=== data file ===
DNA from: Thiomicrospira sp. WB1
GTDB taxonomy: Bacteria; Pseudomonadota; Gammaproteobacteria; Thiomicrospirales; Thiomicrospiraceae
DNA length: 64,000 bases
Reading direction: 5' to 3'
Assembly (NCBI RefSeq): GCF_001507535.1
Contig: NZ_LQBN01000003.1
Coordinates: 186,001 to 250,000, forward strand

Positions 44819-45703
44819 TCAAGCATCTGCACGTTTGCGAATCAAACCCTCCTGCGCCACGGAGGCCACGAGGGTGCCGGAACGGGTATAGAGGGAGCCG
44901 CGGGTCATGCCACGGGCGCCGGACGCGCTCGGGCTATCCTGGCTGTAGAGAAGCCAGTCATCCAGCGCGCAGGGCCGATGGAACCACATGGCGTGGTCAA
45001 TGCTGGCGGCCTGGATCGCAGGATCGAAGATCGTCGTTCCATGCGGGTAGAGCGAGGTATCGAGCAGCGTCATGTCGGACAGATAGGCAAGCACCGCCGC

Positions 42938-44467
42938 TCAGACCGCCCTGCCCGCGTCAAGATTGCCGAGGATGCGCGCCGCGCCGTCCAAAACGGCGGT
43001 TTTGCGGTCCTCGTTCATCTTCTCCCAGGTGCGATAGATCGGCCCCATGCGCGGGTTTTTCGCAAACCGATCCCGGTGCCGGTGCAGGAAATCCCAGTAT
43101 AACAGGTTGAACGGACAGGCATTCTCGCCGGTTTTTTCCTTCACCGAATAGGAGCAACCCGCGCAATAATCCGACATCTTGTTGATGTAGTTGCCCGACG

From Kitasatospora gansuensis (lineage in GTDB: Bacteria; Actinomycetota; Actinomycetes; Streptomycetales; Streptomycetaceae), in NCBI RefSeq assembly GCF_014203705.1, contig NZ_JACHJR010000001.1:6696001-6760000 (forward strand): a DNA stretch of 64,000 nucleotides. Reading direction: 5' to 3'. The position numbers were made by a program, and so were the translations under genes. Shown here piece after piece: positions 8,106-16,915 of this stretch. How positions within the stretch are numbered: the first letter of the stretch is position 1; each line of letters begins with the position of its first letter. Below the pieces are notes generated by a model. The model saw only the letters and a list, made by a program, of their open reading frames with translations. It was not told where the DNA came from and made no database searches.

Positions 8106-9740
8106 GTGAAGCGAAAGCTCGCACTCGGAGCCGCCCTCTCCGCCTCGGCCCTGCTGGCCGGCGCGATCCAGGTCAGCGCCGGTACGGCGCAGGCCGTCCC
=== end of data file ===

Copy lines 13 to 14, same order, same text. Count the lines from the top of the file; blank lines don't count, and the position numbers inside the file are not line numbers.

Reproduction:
42938 TCAGACCGCCCTGCCCGCGTCAAGATTGCCGAGGATGCGCGCCGCGCCGTCCAAAACGGCGGT
43001 TTTGCGGTCCTCGTTCATCTTCTCCCAGGTGCGATAGATCGGCCCCATGCGCGGGTTTTTCGCAAACCGATCCCGGTGCCGGTGCAGGAAATCCCAGTAT